Washington State Camping

Washington State has more than 120 state parks and recreational areas that a camper can enjoy. Activities can vary from the moderate to the extreme. But some of the most popular Washington State camping favorites remain the same: hiking, boating, biking, and rock climbing is still at the top of the things-to-do list for visitors. During wintertime, attractions become more varied because snowshoeing, cross-country skiing, and snowmobiling are possible.
There are so many things you can explore and learn when you camp Washington State. Long-distances of water and land trails will lead to you the state's rich natural and cultural treasures. Washington State camping certainly offers something for everyone. Below are some of the Washington State camping areas you should visit:
Spokane and Northeastern Washington Camping
This area of Washington is increasingly becoming popular for its lake sports and desert camping. There are many facilities available in the area between Wenatchee and Spokane. Some amenities you can expect to find are ski rentals, bike shops, and outfitters. Campgrounds you can find in the Northeastern Washington campground include the Boundary Dam, Canyon Creek, Evans, Fort Spokane, Hawk Creek, Lake Leo, North Gorge, and Pierre Lake among others.
Eastern North Cascades Camping
The vast Eastern North Cascades region in Washington stretches from Oroville to the north and Ellensburg to the south. This area contains some of the most spectacular views in Washington. Campers should expect this part can expect warmer and drier environment compared to the other part of the Cascades. Some popular campgrounds you should visit include the Conconully State Park, Early Winters, Foggy Dew, Glacier View, Cottonwood, Indian Camp, and Lake Chelan State Park.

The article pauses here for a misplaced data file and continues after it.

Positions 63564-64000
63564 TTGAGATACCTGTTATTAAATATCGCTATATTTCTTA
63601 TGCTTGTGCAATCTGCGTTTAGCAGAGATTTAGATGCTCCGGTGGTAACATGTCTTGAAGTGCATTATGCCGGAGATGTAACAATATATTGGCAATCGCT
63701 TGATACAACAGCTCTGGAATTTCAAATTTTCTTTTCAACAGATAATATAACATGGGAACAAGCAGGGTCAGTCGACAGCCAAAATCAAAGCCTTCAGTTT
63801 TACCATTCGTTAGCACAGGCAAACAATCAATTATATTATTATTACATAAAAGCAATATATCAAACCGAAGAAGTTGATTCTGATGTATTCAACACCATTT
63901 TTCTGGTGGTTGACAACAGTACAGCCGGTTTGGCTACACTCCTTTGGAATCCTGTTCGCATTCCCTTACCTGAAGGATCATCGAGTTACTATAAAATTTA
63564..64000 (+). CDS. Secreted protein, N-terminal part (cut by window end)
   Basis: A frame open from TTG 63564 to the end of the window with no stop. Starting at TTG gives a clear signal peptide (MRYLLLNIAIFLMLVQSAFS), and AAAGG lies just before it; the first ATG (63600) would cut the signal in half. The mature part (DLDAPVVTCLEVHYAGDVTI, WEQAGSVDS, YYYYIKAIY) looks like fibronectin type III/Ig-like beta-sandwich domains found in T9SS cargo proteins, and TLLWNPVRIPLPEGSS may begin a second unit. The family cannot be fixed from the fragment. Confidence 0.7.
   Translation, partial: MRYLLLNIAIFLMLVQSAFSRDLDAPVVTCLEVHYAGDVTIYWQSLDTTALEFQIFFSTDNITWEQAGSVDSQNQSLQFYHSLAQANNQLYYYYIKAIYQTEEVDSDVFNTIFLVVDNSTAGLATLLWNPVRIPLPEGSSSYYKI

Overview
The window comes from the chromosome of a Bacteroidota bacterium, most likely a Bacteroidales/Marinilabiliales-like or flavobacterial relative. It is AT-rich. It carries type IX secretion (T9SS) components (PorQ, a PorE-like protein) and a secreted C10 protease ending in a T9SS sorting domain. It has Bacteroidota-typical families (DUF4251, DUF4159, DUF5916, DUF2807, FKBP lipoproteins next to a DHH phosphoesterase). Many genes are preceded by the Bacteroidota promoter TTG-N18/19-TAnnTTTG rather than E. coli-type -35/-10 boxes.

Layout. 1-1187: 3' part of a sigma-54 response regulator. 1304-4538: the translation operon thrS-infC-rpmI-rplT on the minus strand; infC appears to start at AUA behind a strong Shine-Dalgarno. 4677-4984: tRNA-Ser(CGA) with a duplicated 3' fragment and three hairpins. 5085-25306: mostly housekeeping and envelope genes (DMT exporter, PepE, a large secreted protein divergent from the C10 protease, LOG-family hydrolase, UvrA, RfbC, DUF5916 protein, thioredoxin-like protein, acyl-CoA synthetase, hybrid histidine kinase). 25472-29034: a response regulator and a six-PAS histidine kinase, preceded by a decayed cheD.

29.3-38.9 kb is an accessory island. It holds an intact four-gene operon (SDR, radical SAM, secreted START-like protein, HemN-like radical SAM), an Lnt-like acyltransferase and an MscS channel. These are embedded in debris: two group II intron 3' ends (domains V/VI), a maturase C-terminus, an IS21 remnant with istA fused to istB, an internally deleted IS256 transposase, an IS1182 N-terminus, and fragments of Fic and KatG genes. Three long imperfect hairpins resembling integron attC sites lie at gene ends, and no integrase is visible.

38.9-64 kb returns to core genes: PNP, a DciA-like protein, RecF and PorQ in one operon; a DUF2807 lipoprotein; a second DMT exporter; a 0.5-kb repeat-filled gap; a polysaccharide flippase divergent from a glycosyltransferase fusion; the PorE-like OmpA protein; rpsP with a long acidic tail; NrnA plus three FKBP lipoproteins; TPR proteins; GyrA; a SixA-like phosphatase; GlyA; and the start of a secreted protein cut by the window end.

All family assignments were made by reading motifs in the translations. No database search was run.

Olympic Peninsula Washington Camp Grounds
Campers love to go camping in the Olympic Peninsula because of the number of "watchings" they can choose from. Some activities include storm watching, bird watching, whale watching, and even scenery watching. Olympic Peninsula Washington is a temperate rain forest though it is dry from July to September. Much of the activities available here are related to the water: boating, rafting, fishing, and beach walking. Pack rain gear and boots for this trip will help you remain a happy and dry camper.
Columbia Plateau Washington Camping
The Columbia River goes through eastern and central Washington like a bootlace because it flows in virtually all directions. Hydroelectric dams abound and large portions of the river can be enjoyed for outdoor activities. The region has campgrounds within the proximity of the Tri-Cities, Tonasket, Grand Coulee, and Moses Lake.
Hood Canal Washington Camping Grounds (Bremerton area)
Located between the Olympic Peninsula and Puget Sound, Kitsap Peninsula offers various recreational activities for an avid camper. Because of its accessibility, it has become a popular travel destination in Washington. Islands, forests, and beaches are just some of the things that await the camper while being close to home. Some campgrounds you can explore include the Dosewallips State Park, Hoswell Lake, Camp Spillman, Belfair State Park, and Kitsap Memorial State Park.